I never stop trying.

And if I think HE has stopped trying, I call him on it. I never settle. In the long run, he respects me more for it and appreciates that I love him for all of the wonderful things he IS, and not the wonderful things he could be.

It’s not easy. It’s got nothing to do with luck.

For a marriage to succeed, you have to push through the muck and pull out of the sludge and give each other lifts-up to climb the cliffs. And in the end, you can collapse at the bottom of the mountain together and momentarily rest in the knowledge that you’ve made it this far. You’ll probably make the next mountain too.

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Secretly Sam

Releasing Monday, October 1st, 2012!!
The long awaited book 2 in The October Trilogy: Secretly Sam

It’s been a week since Logan Wright and her friends managed to defeat Samhain, the Lord of the Dead, and put an end to the death and destruction he caused in his relentless pursuit of her.

All has been quiet.

But it’s always quiet before a storm, and as the October wind picks up once more and red eyes peer from the darkness, it becomes clear that “Sam Hain” is far from finished. He’s after something precious, something that can only be found here, and he isn’t going to go away without it.

In this second installment of the pulse-pounding young adult series The October Trilogy, Logan and her companions face an enemy that has grown more powerful, more determined, and more dangerous in spades. Samhain, who has once more become Sam Hain the indomitable god-turned-vampire, has his mesmerizing sights set on Logan Wright, body and soul.

Nothing is going to sway him this time. He’s learned his lessons and adapted. Time is running out. And nothing is more deadly than a Death God on a schedule.

– Secretly Sam, by Heather Killough-Walden
(In honor of the release, Sam I Am, book 1 in The October Trilogy, is on sale for $1 for a limited time. Get your copy now!)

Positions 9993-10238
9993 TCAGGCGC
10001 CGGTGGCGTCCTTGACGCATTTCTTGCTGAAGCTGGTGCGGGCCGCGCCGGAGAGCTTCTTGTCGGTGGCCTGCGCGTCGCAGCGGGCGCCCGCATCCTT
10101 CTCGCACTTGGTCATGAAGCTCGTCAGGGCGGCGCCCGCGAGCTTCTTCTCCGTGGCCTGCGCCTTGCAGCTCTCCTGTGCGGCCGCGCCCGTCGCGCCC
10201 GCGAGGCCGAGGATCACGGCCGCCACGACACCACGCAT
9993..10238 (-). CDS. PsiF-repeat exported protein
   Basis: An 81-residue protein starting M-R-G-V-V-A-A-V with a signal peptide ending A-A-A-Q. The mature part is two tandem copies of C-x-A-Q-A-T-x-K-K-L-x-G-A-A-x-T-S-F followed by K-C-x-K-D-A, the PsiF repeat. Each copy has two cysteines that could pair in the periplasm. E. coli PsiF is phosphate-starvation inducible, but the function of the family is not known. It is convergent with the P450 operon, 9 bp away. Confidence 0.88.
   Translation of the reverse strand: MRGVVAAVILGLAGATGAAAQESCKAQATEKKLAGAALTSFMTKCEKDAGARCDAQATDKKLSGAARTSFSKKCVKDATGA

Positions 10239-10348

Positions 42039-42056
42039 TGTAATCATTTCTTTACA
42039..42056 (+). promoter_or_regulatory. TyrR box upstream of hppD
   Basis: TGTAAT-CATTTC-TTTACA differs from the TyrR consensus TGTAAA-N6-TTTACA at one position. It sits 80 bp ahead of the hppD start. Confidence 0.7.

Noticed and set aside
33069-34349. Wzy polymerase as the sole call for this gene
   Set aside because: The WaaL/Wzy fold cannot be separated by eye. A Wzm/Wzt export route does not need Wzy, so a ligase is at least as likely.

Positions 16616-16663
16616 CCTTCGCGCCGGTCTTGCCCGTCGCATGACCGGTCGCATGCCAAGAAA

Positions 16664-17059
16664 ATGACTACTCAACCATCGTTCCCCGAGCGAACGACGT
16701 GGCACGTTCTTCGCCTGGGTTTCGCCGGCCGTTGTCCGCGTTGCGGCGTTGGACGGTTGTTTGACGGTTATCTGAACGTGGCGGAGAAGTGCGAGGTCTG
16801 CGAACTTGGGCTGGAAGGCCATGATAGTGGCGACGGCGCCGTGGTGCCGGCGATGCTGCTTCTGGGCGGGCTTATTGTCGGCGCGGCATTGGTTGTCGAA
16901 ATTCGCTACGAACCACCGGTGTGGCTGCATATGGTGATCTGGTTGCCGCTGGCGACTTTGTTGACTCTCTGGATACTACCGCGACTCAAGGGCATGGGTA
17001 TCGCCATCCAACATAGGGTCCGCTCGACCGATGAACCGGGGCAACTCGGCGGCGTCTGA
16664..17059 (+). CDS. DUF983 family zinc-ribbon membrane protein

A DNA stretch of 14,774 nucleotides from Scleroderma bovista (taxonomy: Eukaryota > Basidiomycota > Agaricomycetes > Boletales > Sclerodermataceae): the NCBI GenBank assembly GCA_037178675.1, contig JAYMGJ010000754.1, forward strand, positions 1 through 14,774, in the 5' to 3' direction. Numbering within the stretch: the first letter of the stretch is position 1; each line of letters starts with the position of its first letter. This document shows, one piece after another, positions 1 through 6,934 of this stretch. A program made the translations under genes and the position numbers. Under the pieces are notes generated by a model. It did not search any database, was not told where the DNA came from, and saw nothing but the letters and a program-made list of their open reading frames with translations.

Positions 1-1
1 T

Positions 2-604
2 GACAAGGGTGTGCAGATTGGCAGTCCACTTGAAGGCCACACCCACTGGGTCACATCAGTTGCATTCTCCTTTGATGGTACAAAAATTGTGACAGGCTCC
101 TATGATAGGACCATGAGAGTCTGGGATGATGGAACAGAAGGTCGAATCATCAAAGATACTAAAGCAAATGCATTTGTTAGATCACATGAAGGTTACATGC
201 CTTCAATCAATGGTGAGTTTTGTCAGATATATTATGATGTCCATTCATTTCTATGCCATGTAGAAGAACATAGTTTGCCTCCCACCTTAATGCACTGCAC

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A Fall

I was born on the first day of Fall. It should have served as an omen, coming to existence on a day that symbolizes the most fundamental change – life to death. The leaves turn colors because they cease to live. They fall, in every sense of the word, and are swept away by a shifting wind.

I woke up this morning, realized I’d forgotten to take my medicine when the alarm went off six hours earlier, looked around at the boxes full of moving junk, the suitcases I still hadn’t been able to unpack, the dishes, the living laundry pile (his name is Hugo and he’s started sending my husband ransom notes demanding Thorlo socks), the knick-knacks stacked one on top of the other on every flat surface in the house, the trash needing to be taken out, the carpet needing vacuuming – nay, shampooing – the car needing washing, and the eight books needing to be written, taunting and daunting from where they stared at me from my still-open computer screen…. And I realized I needed a change.

I’m tired of working so hard.

It’s been a lovely week – MRI’s, numb legs, speeding tickets, rude cops, husband overseas, daughter who has fought me ever step of the way, looming deadlines I feel I’ve no hope in hell of meeting. This day that should by all rights be a joyful, celebratory day, started with tears and a sense of hopelessness and all-too-familiarity.

So now I take a slow, deep, shaky breath and I let it out with a decision.

I am going to throw at least half of this shit away.

I’m cleaning out my closet, I’m sweeping off the flat surfaces, I’m selling my car. I am making a chore chart that my daughter will stick to or I swear to Odin, I will send her to boarding school. I am going to kiss goodbye to all of the things I thought I needed and hopefully say hello to the one I actually do need: Time.